14.06.2011 - 14.06.2011
I'm not sure if I'm going mad, becoming schizophrenic or if I've just been walking alone for too many days, but my mind, heart and body have begun to take on different and separate persona. OK, I'm probably mad, but it's amusing. Essentially, my mind thinks it can do anything it wants and makes crazy suggestions (like walking 60km in one day), my body protests and my heart has to mediate between the two. It sounds something like this:
Mind: OK, we'll stop in Foncebadon, have a drink, go on to Manjarin and maybe a bit further.
Body: Are you serious? I need some lunch in Fonceblawhatever, have you seen the size of this hill?
Mind: So what, you can do it! Together we are invincible! Besides, you're not even out of breath
Body: That doesn't mean I can do another 12km!
Mind: What's 12km really, it's just a 1 and a 2, go faster.
Body: We've already walked 26km! Stop rushing me! I'll cause you pain
Heart: Hey! Chill out! We'll stop for lunch in Foncebadon, rest your feet – and if you feel like it we'll go on
Mind: Pffft, we're definitely going further than F-
Heart: You're not helping! Be quiet! We'll rest and then we'll see.
Body: I can feel a hot spot under my toes – I think it's blistering
Heart: Do I have to listen to this the whole way to Santiago?
Body: It's hot, I want some water
Mind: We're nearly there
Body: But there's shade here, let's just stop for a minute
Heart: I think we should stop
Mind: Fine, make it quick.
I stop under the shade of a tree.
Mind: Oh, that's pretty
Heart: Yeah those clouds are really swirly
Body: Shade is awesome. Whoever invented it was fucking cool.
Somehow the three of us make it to Manjarin. Staying here is an experience. It's an abandoned town, and the people running the albergue have converted what used to be a school into their house and a donativo refugio for pellegrinos. There are four men that run the place, they have lived here (in the middle of no-where) for 20 years, they are three Spanish brothers originally from Barcelona an one man from Estonia who came to live here when he was 21 and never left. The brothers groom him to look like JC – it's an interesting establishment. There's no running water. The brothers have their own Knight's Templar ceremony that they complete every night at 9pm, (with a sword and white robes). They make an amazing evening meal, there are ten billion cats, three dogs, and definitely a real pilgrim experience. We're sleeping in a sun toasted loft on mattresses and there's an outside drop toilet and a small fountain down the road to wash in. They also get drinking water from this fountain which has a large sign saying do not drink the water. JC tells us (in Spanish) that September is the best time of year to do the Camino. There's fresh fruit everywhere; cherries, raspberries, pears apples and peaches. July and August are too hot, apparently, and another pellegrino tells me a story about doing the Villa de la Plata in July and seeing birds fall out of the sky – dead – because it was so hot.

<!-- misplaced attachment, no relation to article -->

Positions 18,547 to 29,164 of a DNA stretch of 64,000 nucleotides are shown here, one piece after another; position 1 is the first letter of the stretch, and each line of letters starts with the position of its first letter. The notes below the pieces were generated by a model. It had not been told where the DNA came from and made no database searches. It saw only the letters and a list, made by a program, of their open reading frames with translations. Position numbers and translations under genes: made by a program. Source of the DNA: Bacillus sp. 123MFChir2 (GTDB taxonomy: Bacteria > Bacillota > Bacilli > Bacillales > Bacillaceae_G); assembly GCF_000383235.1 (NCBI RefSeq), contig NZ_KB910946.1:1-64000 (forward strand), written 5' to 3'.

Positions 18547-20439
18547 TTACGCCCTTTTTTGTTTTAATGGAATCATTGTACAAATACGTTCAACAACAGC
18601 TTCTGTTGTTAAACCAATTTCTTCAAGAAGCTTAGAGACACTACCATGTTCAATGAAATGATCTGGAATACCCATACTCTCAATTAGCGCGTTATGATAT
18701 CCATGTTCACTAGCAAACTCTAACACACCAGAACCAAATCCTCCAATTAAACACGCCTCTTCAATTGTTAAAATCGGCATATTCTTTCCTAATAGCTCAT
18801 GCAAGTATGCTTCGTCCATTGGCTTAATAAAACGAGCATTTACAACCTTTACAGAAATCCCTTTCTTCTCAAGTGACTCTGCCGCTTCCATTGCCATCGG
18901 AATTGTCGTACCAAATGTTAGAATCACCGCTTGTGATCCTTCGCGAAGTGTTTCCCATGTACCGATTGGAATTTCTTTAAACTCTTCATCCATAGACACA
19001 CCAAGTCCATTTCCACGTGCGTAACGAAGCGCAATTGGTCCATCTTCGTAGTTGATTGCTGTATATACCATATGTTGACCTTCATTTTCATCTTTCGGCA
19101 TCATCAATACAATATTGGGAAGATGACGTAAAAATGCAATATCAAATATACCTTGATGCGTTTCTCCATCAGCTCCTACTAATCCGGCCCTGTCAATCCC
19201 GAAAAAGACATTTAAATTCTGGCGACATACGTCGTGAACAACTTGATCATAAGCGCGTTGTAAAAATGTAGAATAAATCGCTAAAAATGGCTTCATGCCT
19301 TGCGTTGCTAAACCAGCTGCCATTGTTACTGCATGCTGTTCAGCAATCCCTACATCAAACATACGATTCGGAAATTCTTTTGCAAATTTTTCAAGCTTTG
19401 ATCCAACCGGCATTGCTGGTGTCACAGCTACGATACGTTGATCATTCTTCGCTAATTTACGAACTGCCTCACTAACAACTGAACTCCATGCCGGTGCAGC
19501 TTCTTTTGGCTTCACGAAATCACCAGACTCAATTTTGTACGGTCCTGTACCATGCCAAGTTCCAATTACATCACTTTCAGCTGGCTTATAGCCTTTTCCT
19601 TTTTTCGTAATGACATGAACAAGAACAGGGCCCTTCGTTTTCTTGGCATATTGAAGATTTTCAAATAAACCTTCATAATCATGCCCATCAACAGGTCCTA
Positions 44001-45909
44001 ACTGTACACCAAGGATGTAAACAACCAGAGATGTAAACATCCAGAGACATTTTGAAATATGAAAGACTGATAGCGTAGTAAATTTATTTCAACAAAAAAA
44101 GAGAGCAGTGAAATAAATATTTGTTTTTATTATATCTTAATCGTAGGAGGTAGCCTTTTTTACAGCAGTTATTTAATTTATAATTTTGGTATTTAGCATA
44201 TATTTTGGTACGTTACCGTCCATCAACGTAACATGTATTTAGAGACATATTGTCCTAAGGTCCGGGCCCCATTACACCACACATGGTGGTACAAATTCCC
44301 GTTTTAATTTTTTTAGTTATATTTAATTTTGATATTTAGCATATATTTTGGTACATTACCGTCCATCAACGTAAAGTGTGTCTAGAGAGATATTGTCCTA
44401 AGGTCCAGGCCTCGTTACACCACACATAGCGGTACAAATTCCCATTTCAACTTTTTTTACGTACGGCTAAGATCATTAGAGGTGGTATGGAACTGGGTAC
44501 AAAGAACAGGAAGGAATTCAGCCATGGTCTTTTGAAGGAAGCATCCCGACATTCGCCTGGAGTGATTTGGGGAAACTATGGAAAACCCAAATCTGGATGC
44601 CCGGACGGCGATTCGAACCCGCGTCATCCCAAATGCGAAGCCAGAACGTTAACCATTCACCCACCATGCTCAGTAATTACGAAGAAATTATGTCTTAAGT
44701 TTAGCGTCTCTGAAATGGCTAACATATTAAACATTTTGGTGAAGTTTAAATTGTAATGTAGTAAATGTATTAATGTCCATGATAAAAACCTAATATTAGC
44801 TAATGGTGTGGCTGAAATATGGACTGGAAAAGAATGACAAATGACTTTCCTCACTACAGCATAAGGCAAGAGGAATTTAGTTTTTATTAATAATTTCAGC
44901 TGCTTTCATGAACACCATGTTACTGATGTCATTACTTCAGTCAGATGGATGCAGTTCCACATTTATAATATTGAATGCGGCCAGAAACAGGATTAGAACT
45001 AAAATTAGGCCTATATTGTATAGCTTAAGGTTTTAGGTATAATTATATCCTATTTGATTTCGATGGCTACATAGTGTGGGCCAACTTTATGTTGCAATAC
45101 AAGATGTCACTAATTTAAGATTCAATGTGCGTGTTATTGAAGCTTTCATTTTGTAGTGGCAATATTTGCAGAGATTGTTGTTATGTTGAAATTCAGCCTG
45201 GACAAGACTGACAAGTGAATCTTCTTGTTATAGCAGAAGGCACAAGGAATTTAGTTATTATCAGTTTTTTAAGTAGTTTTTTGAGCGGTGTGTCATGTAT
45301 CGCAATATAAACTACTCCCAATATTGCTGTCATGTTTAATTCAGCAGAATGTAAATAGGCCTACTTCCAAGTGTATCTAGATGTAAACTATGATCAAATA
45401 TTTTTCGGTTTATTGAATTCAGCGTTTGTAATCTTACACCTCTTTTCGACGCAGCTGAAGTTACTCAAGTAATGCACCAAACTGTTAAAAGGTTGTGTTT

The route here was so beautiful; small rocky mountain passes with lots of trees and bushy woodland, and more strange looking bugs. The butterflies today were red and orange and looked like flames as they flit across the path in front of me. Butterflies on the Camino are supposed to be a sign of the right path, that things are going well and you're headed in the right direction. Before you get to Manjarin there is the funky town of Foncebadon, which has four fun albergues you can stay in if you don't like the sound of Manjarin. The first one on the left (second in the town) is really chilled, and if you stop for lunch you might get a free marriage proposal with your ensalata if you're lucky like me!